Of interest is that since Gordhan had left the Treasury a witch hunt has been conducted in Gordhan’s previous posting, the South African Revenue Service, SARS. The witch hunt has been against an alleged “rogue spy unit”. The fact is the special investigation units, established by Trevor Manuel and Pravin Gordhan were an essential part of investigating complicated tax avoidance and fraud cases, especially those involving heads of large criminal networks and powerful politicians. It is a small step to see who might have been the obvious targets of the special investigative units. And an even smaller step to see why and who has stimulated the witch hunts and slander against the loyal SARS investigators involved in these units – calling them rogues and criminals, and ensuring their dismissal or buyout.

Thus this is going to be a Finance Minister that nobody is going to push around – especially not Jacob Zuma and his cronies – against whom Gordhan has good reason to feel ill-disposed. It’s a win-win.

My only faint worry is I am not sure of Gordhan’s attitude to the nuclear programme. I am sure he will not do anything to threaten the process of fiscal consolidation, but as an old style ANC securocrat he might have an over-attachment to nuclear power (an affliction of those who grew up in the ANC in the 70’s mostly because of the USSR’s warm embrace of that technology).

Having been woken by my children to tell me we had a new, new finance minister I blundered out of bed and scribbled this for my paying clients – forgive the blurriness it is essentially the sleeping pill that’s doing most of the world work.

There were 7 more errors in this paragraph. I just fixed the ones that jumped out and bit me on the nose – and left the crazier ones visible so you too can learn not to write when on sleeping medication. There rest cans stay in the farmyard.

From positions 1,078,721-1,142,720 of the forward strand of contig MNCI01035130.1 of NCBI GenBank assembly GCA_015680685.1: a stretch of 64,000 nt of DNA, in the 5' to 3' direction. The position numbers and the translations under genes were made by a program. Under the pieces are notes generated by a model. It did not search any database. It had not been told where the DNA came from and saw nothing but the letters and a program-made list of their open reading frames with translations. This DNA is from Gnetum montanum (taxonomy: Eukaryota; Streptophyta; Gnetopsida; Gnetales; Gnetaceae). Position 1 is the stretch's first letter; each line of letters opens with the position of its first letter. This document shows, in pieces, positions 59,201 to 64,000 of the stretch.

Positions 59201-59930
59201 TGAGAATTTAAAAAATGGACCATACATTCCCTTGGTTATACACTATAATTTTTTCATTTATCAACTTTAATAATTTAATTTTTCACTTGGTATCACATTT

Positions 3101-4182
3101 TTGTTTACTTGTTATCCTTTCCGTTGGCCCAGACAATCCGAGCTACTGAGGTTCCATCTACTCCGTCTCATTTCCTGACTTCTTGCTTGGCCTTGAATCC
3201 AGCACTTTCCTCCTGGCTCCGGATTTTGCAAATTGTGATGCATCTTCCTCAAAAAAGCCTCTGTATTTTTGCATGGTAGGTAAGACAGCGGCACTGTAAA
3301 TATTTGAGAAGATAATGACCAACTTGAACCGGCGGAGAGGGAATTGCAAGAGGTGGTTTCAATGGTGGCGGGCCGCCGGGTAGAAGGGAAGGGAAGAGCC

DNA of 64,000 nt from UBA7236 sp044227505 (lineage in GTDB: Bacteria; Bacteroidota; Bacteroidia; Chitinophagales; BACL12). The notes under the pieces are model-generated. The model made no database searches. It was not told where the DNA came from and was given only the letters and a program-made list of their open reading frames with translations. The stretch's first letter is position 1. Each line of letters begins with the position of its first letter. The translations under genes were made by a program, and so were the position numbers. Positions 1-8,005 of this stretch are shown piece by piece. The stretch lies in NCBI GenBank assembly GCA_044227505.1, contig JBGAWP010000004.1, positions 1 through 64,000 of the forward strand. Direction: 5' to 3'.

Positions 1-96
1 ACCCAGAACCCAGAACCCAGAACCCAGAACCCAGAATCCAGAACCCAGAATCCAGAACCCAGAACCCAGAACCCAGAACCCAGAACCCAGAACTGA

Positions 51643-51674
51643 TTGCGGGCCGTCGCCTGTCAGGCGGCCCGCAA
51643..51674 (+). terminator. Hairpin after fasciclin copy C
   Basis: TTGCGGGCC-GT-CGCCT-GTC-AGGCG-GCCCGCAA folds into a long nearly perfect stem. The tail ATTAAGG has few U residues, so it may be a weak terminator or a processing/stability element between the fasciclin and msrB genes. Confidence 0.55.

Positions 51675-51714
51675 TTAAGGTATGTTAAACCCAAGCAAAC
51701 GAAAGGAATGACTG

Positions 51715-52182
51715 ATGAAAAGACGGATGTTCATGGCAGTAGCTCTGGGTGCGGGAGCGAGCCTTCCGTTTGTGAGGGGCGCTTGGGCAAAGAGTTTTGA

Dear All

Don’t call me stupid, stupid

  • Pravin Gordhan appointed Minister of Finance – 5 days after the obscure Dave Rooyen’s appointment (It’s 10 p.m. on  Sunday evening so this is a bit late and bit rushed).
  • The only possible good side is that Zuma responded well to universal criticism from prices and the press and the commentariate.
  • The truth is policy is in free-fall and Zuma clearly does not know what he is doing.
  • This is a scary time and it would be appropriate to be as cautious as possible

Jacob Zuma has just announced that after ‘careful consideration’ he had decided that he was rescinding the appointment of David Van Rooyen as Minister of Finance and appointing instead, previous Minister of Finance Pravin Gordhan. It could be that with the ZAR falling  out of bed, that condemnation of Nhlanhla Nene’s unexplained removal was almost universal and our bond and currency markets were in chaos … whatever it was, it was a deeply embarrassing and  chaotic act redolent of uncertainty and panic.